Minority Report comes closer… Three huge screens at Birmingham New Street railway station are scanning passers-by and play advertisements accordingly. http://www.birminghammail.co.uk/news/midlands-news/new-street-station-advertising-screens-9920400
Taschen, ISBN: 978-3836525015, 416 pages, 2012, English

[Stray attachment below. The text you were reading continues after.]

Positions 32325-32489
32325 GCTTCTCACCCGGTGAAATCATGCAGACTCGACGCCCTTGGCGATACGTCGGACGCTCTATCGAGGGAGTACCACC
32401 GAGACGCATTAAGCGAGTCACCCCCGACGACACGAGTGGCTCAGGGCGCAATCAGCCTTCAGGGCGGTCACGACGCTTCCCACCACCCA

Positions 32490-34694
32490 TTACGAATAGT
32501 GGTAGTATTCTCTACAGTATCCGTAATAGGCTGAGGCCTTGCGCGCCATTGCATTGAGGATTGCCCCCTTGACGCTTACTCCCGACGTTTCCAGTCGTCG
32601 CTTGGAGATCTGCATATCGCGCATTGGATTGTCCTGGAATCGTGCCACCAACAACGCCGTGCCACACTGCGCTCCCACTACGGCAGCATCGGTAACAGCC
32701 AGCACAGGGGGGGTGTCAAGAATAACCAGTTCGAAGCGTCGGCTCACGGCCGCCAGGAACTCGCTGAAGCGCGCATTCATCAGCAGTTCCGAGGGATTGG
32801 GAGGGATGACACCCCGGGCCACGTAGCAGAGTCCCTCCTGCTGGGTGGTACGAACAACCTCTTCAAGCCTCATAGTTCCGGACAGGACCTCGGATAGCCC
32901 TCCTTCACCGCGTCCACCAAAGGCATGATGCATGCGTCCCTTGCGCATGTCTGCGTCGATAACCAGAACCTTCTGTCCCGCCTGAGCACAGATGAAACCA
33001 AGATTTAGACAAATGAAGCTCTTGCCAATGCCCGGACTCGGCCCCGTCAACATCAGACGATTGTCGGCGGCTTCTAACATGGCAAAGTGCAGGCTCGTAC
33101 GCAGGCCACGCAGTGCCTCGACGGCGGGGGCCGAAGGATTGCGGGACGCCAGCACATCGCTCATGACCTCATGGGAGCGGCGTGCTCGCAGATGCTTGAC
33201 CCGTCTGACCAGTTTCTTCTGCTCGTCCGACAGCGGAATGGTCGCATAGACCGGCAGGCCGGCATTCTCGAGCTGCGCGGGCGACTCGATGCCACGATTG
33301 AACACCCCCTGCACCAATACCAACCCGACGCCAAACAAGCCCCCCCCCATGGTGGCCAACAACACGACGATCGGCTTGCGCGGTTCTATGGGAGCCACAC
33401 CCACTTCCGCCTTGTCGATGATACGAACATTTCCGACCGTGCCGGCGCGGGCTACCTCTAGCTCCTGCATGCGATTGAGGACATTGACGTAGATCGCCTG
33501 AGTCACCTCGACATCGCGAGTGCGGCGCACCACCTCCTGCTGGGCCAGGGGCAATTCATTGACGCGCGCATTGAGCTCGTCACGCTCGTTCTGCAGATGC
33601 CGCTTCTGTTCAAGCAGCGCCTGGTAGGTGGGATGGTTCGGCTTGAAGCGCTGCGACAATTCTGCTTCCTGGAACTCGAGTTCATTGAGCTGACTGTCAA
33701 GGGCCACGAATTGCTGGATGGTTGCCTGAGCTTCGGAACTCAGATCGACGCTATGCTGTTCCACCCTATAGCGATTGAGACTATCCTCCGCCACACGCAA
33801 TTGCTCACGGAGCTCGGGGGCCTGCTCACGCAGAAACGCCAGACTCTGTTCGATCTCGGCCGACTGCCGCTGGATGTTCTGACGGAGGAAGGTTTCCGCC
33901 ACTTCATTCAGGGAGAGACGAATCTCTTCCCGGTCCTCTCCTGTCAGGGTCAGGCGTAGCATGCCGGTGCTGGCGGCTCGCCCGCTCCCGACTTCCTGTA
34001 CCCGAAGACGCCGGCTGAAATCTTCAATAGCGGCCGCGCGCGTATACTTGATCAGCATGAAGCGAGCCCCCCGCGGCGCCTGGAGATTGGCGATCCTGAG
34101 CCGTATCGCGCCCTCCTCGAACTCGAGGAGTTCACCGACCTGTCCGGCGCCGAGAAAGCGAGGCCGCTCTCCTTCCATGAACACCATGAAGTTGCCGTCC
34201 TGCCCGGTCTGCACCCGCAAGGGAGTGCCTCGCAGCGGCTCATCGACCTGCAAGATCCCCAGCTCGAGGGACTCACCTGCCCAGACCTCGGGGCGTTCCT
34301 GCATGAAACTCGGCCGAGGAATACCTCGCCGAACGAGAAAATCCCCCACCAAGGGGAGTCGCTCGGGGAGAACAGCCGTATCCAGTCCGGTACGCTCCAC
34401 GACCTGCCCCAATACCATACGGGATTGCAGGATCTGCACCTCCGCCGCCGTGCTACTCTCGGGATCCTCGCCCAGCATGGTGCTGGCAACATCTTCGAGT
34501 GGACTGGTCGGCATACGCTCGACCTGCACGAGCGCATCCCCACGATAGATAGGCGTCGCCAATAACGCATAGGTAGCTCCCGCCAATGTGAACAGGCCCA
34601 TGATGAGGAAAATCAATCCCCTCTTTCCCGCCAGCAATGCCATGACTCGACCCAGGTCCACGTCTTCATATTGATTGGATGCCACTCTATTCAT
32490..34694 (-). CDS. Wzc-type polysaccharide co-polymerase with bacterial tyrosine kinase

In 1991 two of the most talented graphic designers of all time (Jon Wozencroft and Neville Brody) launched a unique experiment: FUSE, an annual publication packaged in a cardboard box that contained a printed zine with articles relating to typography culture, a floppy disk with four fonts and four posters that utilizedthe same fonts. In the middle of the IT revolution and just before internet for the masses, this production was a milestone in contemporary graphic design and a novel form of publishing (we would have said ‘multimedia’ at that time). Creative Review described it as “the magazine of the future” referring to the idea that the form was designed specifically for the content, which in turn was a tool for creating new (potentially disparate) content. Each issue had a theme such as “Codes”, “Religion” or “Pornography”, around which the article, the fonts and the posters were created. The alphabet started to be considered (together with the computer keyboard) as a medium for digitally coded sense. This anthology celebrates FUSE and acts as a form of preservation. It also includes unpublished issues #19 and #20. Aside from the two editors, several radical innovators were involved, such as Peter Saville, David Carson, the Tomato collective and many other designers keen on opening new conceptual windows between the machine and the printed page. The nineties aesthetic is easily recognizable (think techno flyers, for example), but in fifty years’ time this project is more than likely going to be labelled as avant-garde.